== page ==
5. DAVID GOLDMAN on February 27, 2016 at 11:59 am

    Just heard rumors that Deutsche Bank requires a totally new structure due mostly to catastrophic derivative exposure, with the knock on effects heard especially in European Banks (RBS, Santander, Societe General, Intesa Sanpaolo) and that Saudi Arabia is being set up for total take down so that their $US 3-5 trillion in US treasuries–petrodollar proceeds– on deposit with the Exchange Stabilization Fund can be seized and eliminated as a US liability.

    I can’t demonstrate the validity of the latter, but I felt a real chill when I realized how much sense it made.

    • goshawks on February 27, 2016 at 10:55 pm

      Why not? ‘Debt removal’ worked for King Philip IV (‘the Fair’)…

      Philip had gotten in major arrears with the Knights Templar, due to his incessant war-faring. His machinations with a Pope under his leash brought down the Templars, and canceled his virtually-unpayable debt to them. (Philip even tried to grab the Templar treasury, but that ‘prize’ got away at La Rochelle…)

      Saudi Arabia?

      • goshawks on February 27, 2016 at 11:42 pm

        Well, I tripped the “Your comment is awaiting moderation” switch, again. I will let you know when the Comment reappears or is disappeared. goshawks – February 27, 2016 at 10:55 pm.

      • goshawks on March 2, 2016 at 2:02 pm

        “Your comment is awaiting moderation.” Since February 27, 2016 at 10:55 pm…

      • goshawks on March 2, 2016 at 11:55 pm

        My February 27, 2016 at 10:55 pm comment is f i n a l l y out of moderation, slightly above this comment…

    • zendogbreath on February 28, 2016 at 9:46 pm

      of course. who else holds ussa debt?

      makes any smart citizen wanna spend whatever savings one has sooner than later, right?

  6. marcos toledo on February 27, 2016 at 11:14 am

    One great problem the CSA is really Sparta and energy and mineral resources are only excuses for what they want. To torture, kill, cripple male, female, children of every species on this planet. Turkey and the rest of Western Asia Africa are just the latest victims of these sadists.

  7. Aridzonan_13 on February 27, 2016 at 11:08 am

    If indeed there is a shift to what Clif High of HPH has been calling the “New Electrics”, then the explanation of these new technologies will need cover stories. The fly in the ointment will be those of us that know, OU, ZPE, Cold Fusion are in reality “antique technologies”. By where their suppression was an excuse to promulgate wars for “Strategic Resources” and keep the Military, Oil Industrial Complex at the apex of harvesting the planet. The PTB face the same dilemma in the “Disclosure” department as well.

    • T.J. on February 27, 2016 at 4:18 pm

      Agree. ‘New Energy’ = ‘Old Energy.’ However, the genie is now escaping. BRICS also have “New+” energy tech. Many scenarios in the works. For now, am discounting Wilckock/Goode-like ‘Full Disclosure,’ although I’d certainly prefer it. However, if no WW3, then SSP Conference type energy tech may soon enter the market. Cheap energy will revolutionize global economics, money & banking — more so than computers ever did.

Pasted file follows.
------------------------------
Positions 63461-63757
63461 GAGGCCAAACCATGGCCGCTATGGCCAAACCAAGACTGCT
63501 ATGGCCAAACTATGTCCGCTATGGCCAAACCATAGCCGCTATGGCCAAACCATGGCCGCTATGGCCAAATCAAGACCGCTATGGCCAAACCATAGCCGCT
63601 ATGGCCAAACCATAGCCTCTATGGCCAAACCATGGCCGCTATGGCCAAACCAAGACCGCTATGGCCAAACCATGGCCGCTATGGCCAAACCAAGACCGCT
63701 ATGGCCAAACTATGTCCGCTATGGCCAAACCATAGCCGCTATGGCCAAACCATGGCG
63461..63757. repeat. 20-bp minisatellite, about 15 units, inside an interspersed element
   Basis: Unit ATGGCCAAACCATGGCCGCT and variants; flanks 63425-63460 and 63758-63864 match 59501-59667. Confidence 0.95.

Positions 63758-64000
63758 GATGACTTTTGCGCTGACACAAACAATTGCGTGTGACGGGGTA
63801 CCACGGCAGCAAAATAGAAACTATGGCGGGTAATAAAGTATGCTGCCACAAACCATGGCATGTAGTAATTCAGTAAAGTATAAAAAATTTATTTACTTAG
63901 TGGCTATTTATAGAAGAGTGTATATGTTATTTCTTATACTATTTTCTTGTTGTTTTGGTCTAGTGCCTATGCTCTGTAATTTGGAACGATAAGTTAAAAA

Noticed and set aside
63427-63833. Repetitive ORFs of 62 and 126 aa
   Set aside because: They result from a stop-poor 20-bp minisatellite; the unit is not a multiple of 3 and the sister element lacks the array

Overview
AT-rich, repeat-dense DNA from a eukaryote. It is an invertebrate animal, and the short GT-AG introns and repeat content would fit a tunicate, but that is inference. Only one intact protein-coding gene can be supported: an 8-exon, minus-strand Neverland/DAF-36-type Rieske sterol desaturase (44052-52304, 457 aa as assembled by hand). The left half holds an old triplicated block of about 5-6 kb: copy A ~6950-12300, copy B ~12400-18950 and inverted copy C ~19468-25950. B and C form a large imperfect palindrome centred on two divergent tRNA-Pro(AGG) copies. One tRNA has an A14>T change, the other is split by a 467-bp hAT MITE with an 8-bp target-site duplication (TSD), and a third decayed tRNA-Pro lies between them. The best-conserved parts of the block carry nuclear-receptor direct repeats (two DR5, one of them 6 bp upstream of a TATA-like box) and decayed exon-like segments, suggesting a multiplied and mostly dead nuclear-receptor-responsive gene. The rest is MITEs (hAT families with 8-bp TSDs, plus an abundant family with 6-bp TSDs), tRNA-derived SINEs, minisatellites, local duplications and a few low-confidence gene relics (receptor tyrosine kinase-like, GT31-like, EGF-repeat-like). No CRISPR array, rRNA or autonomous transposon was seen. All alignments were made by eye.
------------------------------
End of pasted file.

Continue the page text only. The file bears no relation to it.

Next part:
8. basta on February 27, 2016 at 8:22 am

    The tried-and-true, Chao ab ordo it will be, as there is no reason (at least from its own “exceptional” perspective) for the US to expend the immense effort to formulate a coherent policy — and perhaps suffer a stroke from the intensity of the challenge — that could conceivably benefit anyone but its fatcats and vested interests.

  9. Nathan on February 27, 2016 at 8:18 am

    This will be interesting to watch play out , I don’t think Russia will fall for it ,however as far as the new fusion energies coming online that would definetly be a game changer and could accomplish what chaos can not simply becouse of the power loss to the ME

  10. WalkingDead on February 27, 2016 at 6:57 am

    Keep in mind that the mental stability of the leaders of these two nations has been called into question and that the military of Turkey, at least, has expressed a desire to NOT face Russia and the Saudi military just isn’t capable of it as they are embroiled in Yemen. While this is just the type of backstabbing the West likes to play, the wild card here is Russia, and Putin isn’t playing games.

    • WalkingDead on February 27, 2016 at 9:04 am

      Another thought comes to mind, also. Every technology that has threatened big oils dominance has been bought and suppressed by them. Unless this comes from another nation such as Russia or China it may also suffer the same fate.

      • loisg on February 27, 2016 at 12:42 pm

        I agree, but times they are changing and there are new players on the block, like Elon Musk, who are not interested in being bought off, he is full in on new technology. Also note all the big money players who are divesting their portfolios of oil. Change is coming this time.

    • zendogbreath on February 28, 2016 at 9:34 pm

      putin might be playing games that aren’t yet calculated in to this conversation. remember his recent meetings with his old friend heinrich (kissinger)?

      seems that mr global and his kabuki main players ussa in particular are learning more and exercising more w’s old trademark strategic skill of being misunderestimated. bubba w was and is an evil genius who even today is considered far stupider than any human can be – even with his drug running and fetal alcohol syndrome. amazing how easily his inhumanity was portrayed as stupidity and not so much psychopathy.

      either way it sounds like doc is right. thanksgiving dinner might be coming early in 2016.

      • zendogbreath on February 28, 2016 at 9:36 pm

        btw, does anyone here have any evidence the musk family is any less part of In-Q-Tel than say brin or yuckerberg or kurzweil or omidyar or….